Tho very doing of wrong works tht ruin of thos
who are guUty no matter how powerJoss their
victim? may be to protect or avenge thamselve.
Most of tho crimen committed by nations arc
duo to an attempt on tho part of tho hi
authority to establish for nations a nyitom of
morals totally different from that which In bind
ing upon the individual. Nothing but a real
belief in Clod and confidence in tho immutabil
ity of His doeroos can stay the arm of strength
in Individual or nation.
Second, man must believe In God in order to
understand that ho In mado in the Imago of hi
Makera belief which loads him to look upward
for guidance. I hope you will pardon mo if in
this connection I give oxpraslon to a growing
conviction, namely, that the doctrine, commonly
known as tho Darwinian theory, that tracas
man's ancestry back to tho- bculo in tho most,
paralyzing influence with which civilization has
had t(f contend during tho Inst century. When
one boglns his family troo with the boaatH of tho
Hold ancestor worship becomes a dangerous ro-
ligion, not to. Hp oak of tho possibility of his bor
rowing his othlcs from tho junglo,
Nietzsche carried tho Darwinian theory to its '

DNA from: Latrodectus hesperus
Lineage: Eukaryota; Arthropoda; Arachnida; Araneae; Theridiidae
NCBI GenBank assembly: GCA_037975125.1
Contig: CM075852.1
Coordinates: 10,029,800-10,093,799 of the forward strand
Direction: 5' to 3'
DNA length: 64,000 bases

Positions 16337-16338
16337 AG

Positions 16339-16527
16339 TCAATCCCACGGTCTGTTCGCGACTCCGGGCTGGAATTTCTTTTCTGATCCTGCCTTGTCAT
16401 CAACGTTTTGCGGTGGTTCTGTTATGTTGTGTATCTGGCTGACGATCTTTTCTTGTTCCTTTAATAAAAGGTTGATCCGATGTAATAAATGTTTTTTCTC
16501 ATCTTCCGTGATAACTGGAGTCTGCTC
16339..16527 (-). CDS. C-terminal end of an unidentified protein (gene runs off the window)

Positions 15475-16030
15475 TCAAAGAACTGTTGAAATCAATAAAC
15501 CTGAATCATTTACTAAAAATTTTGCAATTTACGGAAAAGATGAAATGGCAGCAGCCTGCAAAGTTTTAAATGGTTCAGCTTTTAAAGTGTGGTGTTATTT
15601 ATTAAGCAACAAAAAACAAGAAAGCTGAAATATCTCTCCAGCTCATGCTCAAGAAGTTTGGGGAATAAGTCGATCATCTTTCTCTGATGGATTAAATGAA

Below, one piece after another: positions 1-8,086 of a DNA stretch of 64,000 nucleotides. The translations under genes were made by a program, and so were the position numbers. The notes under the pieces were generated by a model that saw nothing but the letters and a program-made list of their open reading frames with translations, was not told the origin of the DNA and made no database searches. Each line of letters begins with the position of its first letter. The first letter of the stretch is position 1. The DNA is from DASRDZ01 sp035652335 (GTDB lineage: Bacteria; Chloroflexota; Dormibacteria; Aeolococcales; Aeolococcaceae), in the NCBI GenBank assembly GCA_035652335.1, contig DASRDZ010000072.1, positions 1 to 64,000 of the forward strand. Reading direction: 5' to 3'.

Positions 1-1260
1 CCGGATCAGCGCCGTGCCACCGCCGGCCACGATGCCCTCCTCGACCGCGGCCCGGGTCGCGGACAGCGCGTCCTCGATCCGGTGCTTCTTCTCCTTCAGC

logical conclusion, and died iu an Insane asylum
aftor ho had promulgated a philosophy that con
demned domocracy an tho refugo of tho weak
ling, denounced Chriatlnnty as a system calcu
lated to make degenerates out of mon, denied
tlio exlstenco of God, overturned all standards
of morality, eulogized war as both noceB&ary
and desirable, praised hatred because It loads to.
war, denied to sympathy and pity any rightful'
plapo in a manly heart and endeavored to sub-
stitute tho worship of tho Huperman for tho wor
ship of Jehovah.
Benjamin Kidd, In a recent book entitled "The
Science of Power," calls attention to tho Darwfa
ian theory as developed by Nietzsche and appHtMl
by German militarists, and ho also points out'
how that theory is reducing industry to the brwt
basis in Europe by robbing it of all spiritual
elements and by giving supremacy to the crutt
doctrine that "tho individual efficient for him- '
self" is the basis of progress.
Third, I present the moral code of Cartel as